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A Guide to PTSD and Most Effective Psychotherapy Treatment Options

Traumatic experiences can unexpectedly alter a person’s worldview, simply put, it's like having the rug unexpectedly pulled out from under your feet. The things, places, people, or situations that once felt normal or safe to be around, may suddenly feel like a threat, or can trigger unwanted physiological responses. 

In the United States, nearly half of the population will experience at least one traumatic event in their lifetime. However, most individuals do not develop Post-Traumatic Stress Disorder (PTSD).  For those who do, the impact can be profound, and may affect their ability to function in their normal settings or environment.


What’s the Difference Between Trauma and PTSD?

Following a traumatic experience, it's common to experience shock, distressing memories, and heightened sensitivity to trauma reminders. Negative and exaggerated thinking patterns may also emerge. For most people, these reactions typically diminish with time. However, for those who develop PTSD, their symptoms persist, or even intensify, long after the traumatic event has passed.


Common Symptoms of PTSD

People with PTSD often encounter symptoms that disrupt their ability to function effectively at work, school, home, and in relationships. These symptoms may include:

  • Insomnia

  • Flashbacks

  • Nightmares

  • Intrusive thoughts

  • Hypervigilance

  • Irritability

  • Difficulty concentrating

  • Dissociative reactions

  • Heightened physiological responses to triggers

  • Persistent avoidance of reminders

  • Overwhelming guilt or shame

  • Reliving the event


Most Effective Psychotherapy Treatments for PTSD

When it comes to treating PTSD, various psychotherapy approaches have proven to be highly effective. Here's a breakdown of some of the most impactful modalities:


  • Eye Movement Desensitization (EMDR): Uses eye movements in a specific way to process traumatic events.

  • Dialectical Behavioral Therapy (DBT): An approach to help people manage intense emotions using. Core concepts of DBT focus on developing  and improving emotional regulation and distress tolerance skills.

  • Trauma-Focused Cognitive Behavioral Therapy (TF-CBT): Specifically targets trauma-related symptoms and helps individuals process and cope with traumatic experiences in a structured manner.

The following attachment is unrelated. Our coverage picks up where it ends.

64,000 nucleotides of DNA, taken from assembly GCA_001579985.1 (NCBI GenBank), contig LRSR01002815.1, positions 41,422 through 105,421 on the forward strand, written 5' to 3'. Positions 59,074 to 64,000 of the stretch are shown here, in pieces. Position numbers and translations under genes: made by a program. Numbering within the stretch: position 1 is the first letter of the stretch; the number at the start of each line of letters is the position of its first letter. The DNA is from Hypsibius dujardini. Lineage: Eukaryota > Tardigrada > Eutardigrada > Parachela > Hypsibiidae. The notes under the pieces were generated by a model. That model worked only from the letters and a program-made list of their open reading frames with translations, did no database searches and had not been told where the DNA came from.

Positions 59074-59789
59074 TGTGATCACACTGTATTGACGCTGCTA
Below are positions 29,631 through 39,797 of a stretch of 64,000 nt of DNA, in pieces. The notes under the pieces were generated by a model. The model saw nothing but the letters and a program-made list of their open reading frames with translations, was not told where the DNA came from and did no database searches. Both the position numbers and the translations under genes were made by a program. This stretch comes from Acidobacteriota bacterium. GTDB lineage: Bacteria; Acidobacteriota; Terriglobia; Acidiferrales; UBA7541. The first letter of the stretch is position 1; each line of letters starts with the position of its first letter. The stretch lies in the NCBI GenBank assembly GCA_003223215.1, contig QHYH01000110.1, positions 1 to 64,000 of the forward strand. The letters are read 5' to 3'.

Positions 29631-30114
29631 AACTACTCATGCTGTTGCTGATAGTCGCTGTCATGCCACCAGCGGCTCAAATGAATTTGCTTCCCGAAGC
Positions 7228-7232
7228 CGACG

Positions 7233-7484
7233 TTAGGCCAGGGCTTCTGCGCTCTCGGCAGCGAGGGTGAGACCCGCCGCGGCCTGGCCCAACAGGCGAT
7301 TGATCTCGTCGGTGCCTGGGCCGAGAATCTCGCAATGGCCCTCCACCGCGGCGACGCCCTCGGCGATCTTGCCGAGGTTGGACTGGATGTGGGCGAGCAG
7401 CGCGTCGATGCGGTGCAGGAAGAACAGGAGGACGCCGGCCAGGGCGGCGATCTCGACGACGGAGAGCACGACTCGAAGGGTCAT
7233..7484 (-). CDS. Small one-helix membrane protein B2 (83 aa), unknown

• Cognitive Processing Therapy (CPT):  Focuses on reshaping distorted beliefs and perceptions stemming from trauma, enabling individuals to reconstruct their worldview and regain a sense of empowerment.


What to Expect from Therapy Sessions with a Certified CPT Therapist

Cognitive Processing Therapy (CPT) offers a structured and systematic approach to understanding and challenging the negative beliefs that arise following a traumatic event. By dissecting thoughts related to safety, trust, control, self-worth, and intimacy, CPT empowers individuals to rewrite their cognitive narrative.

When you engage in therapy with a certified Cognitive Processing Therapy (CPT) therapist, here's what you might encounter in your therapy sessions:

  1. Thorough Assessment: Your therapist will start by getting to know you and understanding your experiences. They'll ask questions to assess the impact of trauma on your life and your specific needs for therapy.

  2. Psychoeducation: You'll receive information about PTSD symptoms, what causes them, different treatment options available, and how CPT works. Understanding these aspects can empower you in your healing process.

  3. Guided Exercises and Therapeutic Dialogue: Your therapist will lead you through exercises and discussions aimed at examining and challenging negative beliefs stemming from the trauma. This process helps you rewrite your cognitive narrative and regain control over your thoughts.

  4. Skill-Building Techniques: Throughout therapy, you'll learn practical skills to manage distressing emotions, cope with triggers, and improve your overall well-being. These techniques can include relaxation exercises, mindfulness practices, and effective communication strategies.


Seeking Support and Additional Resources

If you're grappling with PTSD symptoms, reaching out for professional help is a crucial step towards healing. Consider exploring the various treatment options available, including psychotherapy modalities like CPT, to find the approach that is right for you.

At Life Change Therapy Now, we are committed to providing compassionate support to individuals navigating trauma and PTSD. As a certified practitioner of Cognitive Processing Therapy (CPT), I am dedicated to helping clients embark on their journey towards healing and resilience.


For further information and resources, you may also visit:


  • The National Center for PTSD: This comprehensive resource offers valuable insights and support for individuals affected by PTSD, including information on treatment options and coping strategies.

  • National Alliance on Mental Illness (NAMI) Information HelpLine provides support, referral and information on mental illness care.

  • Rape, Abuse & Incest National Network (RAINN) is the nation's largest anti-sexual violence organization. RAINN created and operates the National Sexual Assault Hotline (800.656.HOPE). Beyond hotline services, RAINN conducts initiatives aimed at preventing sexual violence, supporting survivors, and advocating for the accountability of perpetrators.






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